World of Warcraft, StarCraft 2, Diablo 3, Hearthstone, and Heroes of the Storm are all to stop working on Windows XP and Windows Vista as Blizzard start phasing out support for ye olde operatinge systemes later this year. Other, older games will still work fine, but folks will need to upgrade to keep playing those newer ones. Windows XP is now fifteen years old and Vista ten, Microsoft have long since stopped updating either, and Blizzard say “the vast majority” of players have upgraded, so they’re knocking old Windows out and smashing ’em in a big skip. Read the rest of this entry »

Hearthstone boots Ragnaros from Standard play

Year of the Mammoth

I am here to talk to you about Hearthstone [official site] changing over to a new year and which cards have thus been retired from Standard play (Azure Drake, Sylvanas and Ragnaros are all being put out to pasture). But first a confession/complaint.

I had entirely forgotten that Blizzard were trying to make their own animal-based year calendar a Thing and thus missed out on an entire twelve months of banter. We could have spoken of the Fiscal Year of the Kraken! The Academic Year of the Kraken! Kraken Q1! Whether sales were up or down compared with the Fiscal Year of Luigi! I wanted Blizzard employees to be issued with diaries running from August, Kraken to July, Mammoth. SO MANY JOKES JUST LOST TO TIME! I solemnly swear to make up for it as we begin this: the Year of the Mammoth. Read the rest of this entry »

Hearthstone trimming Spirit Claws, squishing Small-Time Buccaneer

Two powerful cards in Hearthstone [official site] will be toned down in an update later this month, Blizzard have announced. Small-Time Buccaneer and Spirit Claws are good enough that they appear in too many decks, Blizzard say, so they’re getting the ole nerfaroo. Having played years of cardboard CCGs, I’m still fascinated by digital card ’em ups being able to respond quickly and tweak things. I’m used to powerful cards being banned or restricted, and interesting-but-weak cards reappearing redesigned under new names in expansions years later. How magical this digital future is! Read the rest of this entry »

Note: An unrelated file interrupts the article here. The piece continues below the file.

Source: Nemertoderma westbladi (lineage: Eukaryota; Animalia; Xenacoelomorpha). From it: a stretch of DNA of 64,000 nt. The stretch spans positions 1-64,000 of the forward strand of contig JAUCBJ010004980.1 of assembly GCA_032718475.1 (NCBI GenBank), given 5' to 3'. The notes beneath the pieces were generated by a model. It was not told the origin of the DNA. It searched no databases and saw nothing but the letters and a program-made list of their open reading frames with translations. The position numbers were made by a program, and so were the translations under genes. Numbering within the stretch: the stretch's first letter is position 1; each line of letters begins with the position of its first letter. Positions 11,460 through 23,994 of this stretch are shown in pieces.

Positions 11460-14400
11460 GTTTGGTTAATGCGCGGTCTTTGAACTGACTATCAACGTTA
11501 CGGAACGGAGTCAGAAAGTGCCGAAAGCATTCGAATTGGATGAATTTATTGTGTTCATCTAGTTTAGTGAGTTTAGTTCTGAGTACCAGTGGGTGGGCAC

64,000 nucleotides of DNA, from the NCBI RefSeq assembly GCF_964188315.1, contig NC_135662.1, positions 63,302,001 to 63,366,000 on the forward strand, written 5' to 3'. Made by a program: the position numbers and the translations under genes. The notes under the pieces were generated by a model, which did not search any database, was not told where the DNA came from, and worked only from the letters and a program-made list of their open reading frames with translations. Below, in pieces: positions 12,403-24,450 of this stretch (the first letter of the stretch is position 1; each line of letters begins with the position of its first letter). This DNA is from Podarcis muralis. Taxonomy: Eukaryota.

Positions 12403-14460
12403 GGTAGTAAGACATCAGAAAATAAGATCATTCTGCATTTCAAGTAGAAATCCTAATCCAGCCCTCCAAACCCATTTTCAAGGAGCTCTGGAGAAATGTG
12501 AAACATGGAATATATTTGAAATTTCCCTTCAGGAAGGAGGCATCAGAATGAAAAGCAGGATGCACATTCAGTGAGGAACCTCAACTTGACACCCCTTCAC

WoW Tokens can now be used to buy Overwatch items

WoW® Token

As the song goes, “WoW® Tokens make the world go around, the world go around, the world go around…” but obviously by “world” they mean “Blizzard-iverse” because you can now convert the WoW® Tokens you buy with gold in World of Warcraft to a digital currency called Battle.net Balance which you can use to purchase Blizzard games as well as in-game items for Hearthstone, Overwatch and the like. Read the rest of this entry »

The 10 most intriguing PC gaming trends of 2016

As December approaches like a runaway sled and we prepare to say our goodbyes to 2016, it’s natural to reflect on the year as a whole. Those reflections could easily take the form of laments but we’re keeping our focus firmly on the world of PC games, where we’ve identified ten trends that may not have defined 2016, but have certainly helped to shape it. We delve into Sorcery and synthwave, DOOM and Danganronpa, and much more besides.

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Mean Streets Of Gadgetzan Announced For Hearthstone

Hearthstone: Heroes of Warcraft [official site] is in a bit of an interesting spot right now. It feels like a lot of its regular players are starting to, dare I say it, get bored of this arm of Blizzard’s money-printing machine. But today, as part Blizzard’s tenth annual Californian BlizzCon convention, the game saw Mean Streets of Gadgetzan – its fourth expansion – officially unveiled.

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The RPG Scrollbars: A Round Of Gwent

These days it seems like you’re not a true RPG unless you’ve got a card-game spin-off. Hearthstone. The Elder Scrolls Legends. Dark Souls Strip Poker. (Coming soon! And the rules are painfully simple. First, strip. Then comes the poker! Repeat! Again!)

The reason is of course entirely down to the opportunity to expand the world and find a new take on the characters, and nothing whatsoever to do with Blizzard proving that a successful attempt is a license to print money, to the point that the most ridiculous of games are giving it a try. Still, the two genres have had a longer history than you might think, from the original World of Warcraft trading card game, to Final Fantasy’s Triple Triad, to Might and Magic’s Arcomage. Much like Gwent, it began as something to kill time with in its game’s taverns before being spun off into its own thing. Unlike Gwent, nobody cared. Even in Closed Beta, I can see lots of people caring about Gwent.